Guitarist/Songwriter David Fitzpatrick who has led Milwaukee’s Dave Fitzpatrick Band for decades will release his first major solo work entitled “Parachutes in Hurricanes” on Daystorm Music. Known for his production résumé, musician/engineer/producer Gary Tanin (Jack Spann, Sam Llanas, Roger Powell, Daryl Stuermer) was recruited to collaborate on Fitzpatrick’s solo opus due to arrive April 27th. Nearly three years in the making, many musicians provided their artistry along with core members of David’s band. Fitzpatrick and Tanin spent countless session hours crafting the melodies and arrangements that resulted in the compositions on the album. “It was an extensive undertaking that could only have been steered by this songwriter’s single-minded passion for perfection,” explains producer Gary Tanin, “It took David's uncompromising excellence, courage, persistence, and dedication to the art form. I'm extremely proud of our achievement.”
430: Figuring Out the Functional Organization and Development of Cortical Circuits in the Brain - Dr. David Fitzpatrick
People Behind the Science Podcast - Stories from Scientists about Science, Life, Research, and Science Careers
Dr. David Fitzpatrick is Chief Executive Officer, Scientific Director, and Research Group Leader at the Max Planck Florida Institute for Neuroscience. When David isn’t hard at work at Max Planck, he spends his time hiking, biking, kayaking, and immersing himself in nature. He has also become a keen photographer, capturing captivating photos of the natural world and memorable moments in his life. Scientifically speaking, the brain important for so many aspects of our daily experiences, including what we perceive, what we think about, how we move, the decisions we make, and more. However, we still know relatively little about how the brain works and how it develops. David’s goal is to dive deep into these basic science questions of how the brain works and how it develops. David received his B.S. degree in Biology from Pennsylvania State University and his PhD in Psychology and Neuroscience from Duke University. He conducted postdoctoral research at the Medical University of South Carolina and then returned to Duke University as a member of the faculty. Before accepting his current positions at the Max Planck Florida Institute, David was the James B. Duke Professor of Neurobiology and Director of the Institute for Brain Sciences at Duke University. David has received numerous awards and honors over the course of his career for his outstanding research and teaching, including the 2011 Ellis Island Medal of Honor from the National Ethnic Coalition of Organizations, the Alfred P. Sloan Research Award, the Cajal Club Cortical Discoverer Award, the McKnight Neuroscience Investigator Award, and the Excellence in Basic Science Teaching Award from Duke University School of Medicine. David joined us for an interview to share his experiences in life and science.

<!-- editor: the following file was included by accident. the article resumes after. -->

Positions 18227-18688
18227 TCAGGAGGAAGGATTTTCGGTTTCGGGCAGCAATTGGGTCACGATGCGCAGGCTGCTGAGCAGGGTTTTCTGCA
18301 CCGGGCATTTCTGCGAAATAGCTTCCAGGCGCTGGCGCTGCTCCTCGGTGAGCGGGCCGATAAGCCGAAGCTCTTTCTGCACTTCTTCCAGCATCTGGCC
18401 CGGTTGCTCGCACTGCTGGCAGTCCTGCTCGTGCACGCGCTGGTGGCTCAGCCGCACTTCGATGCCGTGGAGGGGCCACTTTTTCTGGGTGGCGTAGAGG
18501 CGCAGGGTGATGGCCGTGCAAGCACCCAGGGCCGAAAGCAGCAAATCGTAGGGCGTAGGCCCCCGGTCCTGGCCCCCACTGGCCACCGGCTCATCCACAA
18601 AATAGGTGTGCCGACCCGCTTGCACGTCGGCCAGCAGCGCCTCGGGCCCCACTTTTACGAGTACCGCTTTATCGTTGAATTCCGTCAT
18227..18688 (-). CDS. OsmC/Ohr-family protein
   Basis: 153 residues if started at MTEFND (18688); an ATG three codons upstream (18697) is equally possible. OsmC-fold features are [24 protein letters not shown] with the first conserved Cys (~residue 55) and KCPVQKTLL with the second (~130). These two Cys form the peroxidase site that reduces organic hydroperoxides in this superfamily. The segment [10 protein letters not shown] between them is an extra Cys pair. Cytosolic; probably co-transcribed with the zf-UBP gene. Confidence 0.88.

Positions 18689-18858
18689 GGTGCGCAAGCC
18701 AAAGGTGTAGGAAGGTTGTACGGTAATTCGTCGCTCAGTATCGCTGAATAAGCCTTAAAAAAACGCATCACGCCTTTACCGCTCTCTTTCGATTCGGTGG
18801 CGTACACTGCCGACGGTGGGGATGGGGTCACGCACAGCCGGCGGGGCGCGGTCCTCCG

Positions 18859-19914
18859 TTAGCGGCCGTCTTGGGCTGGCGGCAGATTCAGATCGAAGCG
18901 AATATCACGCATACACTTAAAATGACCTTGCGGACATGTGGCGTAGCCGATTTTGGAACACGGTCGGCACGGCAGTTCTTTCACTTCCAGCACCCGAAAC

#1: Basic Science, the Brain, and Going to Mars, with Dr. David Fitzpatrick
Max Planck Florida’s Neurotransmissions Podcast
What is basic science, and how is it significant in the realm of brain research and the future progress of our society? Your hosts Joe, Misha, and Ben sit down with Dr. David Fitzpatrick, Scientific Director of the Max Planck Florida Institute for Neuroscience and tackle those questions and more on the first episode of the Neurotransmissions podcast, tackling neuroscience stories from the lab and life - a special episode to celebrate Brain Awareness Week, 2016.
On this episode of Brain Matters, Matt and Dr. David Fitzpatrick (Chief Executive Officer & Scientific Director, Max Planck Florida Institute for Neuroscience) chat about the cortex. They talked about the visual system and David's research on his friend the column.